The case for freeway in urban areas isn't as unequivocal as it might seem. Plans to undo the damage of the legacies of past freeway planning need to ensure an inclusive future.
An article by Sarah Digiulio, produced by Kaiser Health News and published by the Los Angeles Times, details the ongoing effort by federal lawmakers to provide new funding and programs to rip out some of the urban freeways that bisected and severed neighborhoods during the 20th century (although highway projects with similar consequences are still in planning stages in some parts of the country to the present day).
"Today, as many of these roadways near or pass the end of their intended lifespans, policy makers, social justice advocates and urban planners have called for them to come down," explains Digiulio
However, the article isn't unequivocal about the benefits of removing freeways. The example of the Mandela Parkway—"a four-lane boulevard enhanced by a median with trees and a curving footpath, stretches along a 24-block section of West Oakland"—is cited as evidence of how freeway removal projects (in this case the Cypress Freeway, which collapsed in the Loma Prieta Earthquake of 1989) can improve air quality and offer amenities and other quality of life improvements while also spurring gentrification and displacement.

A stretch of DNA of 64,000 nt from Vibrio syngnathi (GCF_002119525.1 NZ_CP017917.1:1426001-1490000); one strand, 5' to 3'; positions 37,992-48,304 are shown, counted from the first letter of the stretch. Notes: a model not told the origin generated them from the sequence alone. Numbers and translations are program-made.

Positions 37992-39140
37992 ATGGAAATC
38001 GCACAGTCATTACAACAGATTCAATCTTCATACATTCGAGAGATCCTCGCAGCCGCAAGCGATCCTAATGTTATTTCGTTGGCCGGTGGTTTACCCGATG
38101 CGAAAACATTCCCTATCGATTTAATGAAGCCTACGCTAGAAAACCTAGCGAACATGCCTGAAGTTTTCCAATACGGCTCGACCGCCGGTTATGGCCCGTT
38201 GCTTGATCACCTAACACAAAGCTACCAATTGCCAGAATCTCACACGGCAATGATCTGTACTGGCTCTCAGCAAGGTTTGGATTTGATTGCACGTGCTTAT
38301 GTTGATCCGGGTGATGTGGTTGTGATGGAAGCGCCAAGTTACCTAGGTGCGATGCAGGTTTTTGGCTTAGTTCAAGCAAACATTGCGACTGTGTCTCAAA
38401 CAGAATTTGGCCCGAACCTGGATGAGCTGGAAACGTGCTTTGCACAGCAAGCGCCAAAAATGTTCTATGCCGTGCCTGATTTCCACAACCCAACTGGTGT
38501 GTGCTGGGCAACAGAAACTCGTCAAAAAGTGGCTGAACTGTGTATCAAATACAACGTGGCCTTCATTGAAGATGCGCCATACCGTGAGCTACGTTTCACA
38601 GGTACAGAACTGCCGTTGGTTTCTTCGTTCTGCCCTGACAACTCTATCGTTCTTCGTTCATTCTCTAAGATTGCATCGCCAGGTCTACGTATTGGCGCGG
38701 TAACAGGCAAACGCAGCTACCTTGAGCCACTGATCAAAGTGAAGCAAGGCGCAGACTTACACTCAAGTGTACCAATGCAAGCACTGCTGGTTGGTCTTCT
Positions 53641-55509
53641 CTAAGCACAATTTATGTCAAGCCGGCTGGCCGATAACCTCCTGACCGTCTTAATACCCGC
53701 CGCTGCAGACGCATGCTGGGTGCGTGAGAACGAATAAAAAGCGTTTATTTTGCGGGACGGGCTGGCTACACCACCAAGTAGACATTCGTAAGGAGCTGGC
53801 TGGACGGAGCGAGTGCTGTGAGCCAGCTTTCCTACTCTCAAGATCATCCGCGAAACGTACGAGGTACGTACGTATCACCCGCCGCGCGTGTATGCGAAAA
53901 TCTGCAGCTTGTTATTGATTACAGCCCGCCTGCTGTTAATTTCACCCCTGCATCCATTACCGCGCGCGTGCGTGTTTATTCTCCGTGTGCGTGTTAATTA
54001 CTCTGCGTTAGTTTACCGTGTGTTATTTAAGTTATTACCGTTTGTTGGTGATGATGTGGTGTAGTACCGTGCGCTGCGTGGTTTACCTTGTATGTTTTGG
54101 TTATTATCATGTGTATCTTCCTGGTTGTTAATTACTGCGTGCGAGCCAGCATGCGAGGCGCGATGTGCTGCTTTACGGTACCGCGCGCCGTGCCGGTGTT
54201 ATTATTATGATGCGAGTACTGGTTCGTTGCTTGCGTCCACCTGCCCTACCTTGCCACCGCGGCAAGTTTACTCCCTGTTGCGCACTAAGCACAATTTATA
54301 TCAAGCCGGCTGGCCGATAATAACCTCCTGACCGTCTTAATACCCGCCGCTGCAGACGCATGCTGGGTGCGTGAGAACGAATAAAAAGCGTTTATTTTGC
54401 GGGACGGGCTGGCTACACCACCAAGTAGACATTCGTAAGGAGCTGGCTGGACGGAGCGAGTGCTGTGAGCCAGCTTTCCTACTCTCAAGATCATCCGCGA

Her research, focused on the overall public health effects of urban greening, shows that rising housing costs and displacement of longtime residents can also damage their health. Other research has found that residents from marginalized groups reported a lower sense of community after greening transformations.
Despite those cautionary tales, the freeway removal movement seems to be gaining speed has the support of the Biden administration. "[President Biden's] infrastructure plan calls for highway removal to right historical injustices and improve the health of people who live nearby. At least four bills in Congress would fund such efforts, though none is assured passage." Even Texas, where a plan to widen the I-95 in North Houston seems to double down on the freeway planning of the past, has begun a conversation about dismantling existing freeways, rather than building more.
One of the bills currently making its way through Congress, the Reconnecting Communities Act, would spend $3 billion to reconnect communities as a component of the larger, $715 billion INVEST in America Act, which recently cleared the U.S. House of Representatives and headed to the Senate. The Reconnecting Communities Act has already attracted the attention of planners and stakeholders in Baltimore, Philadelphia, and Atlanta.
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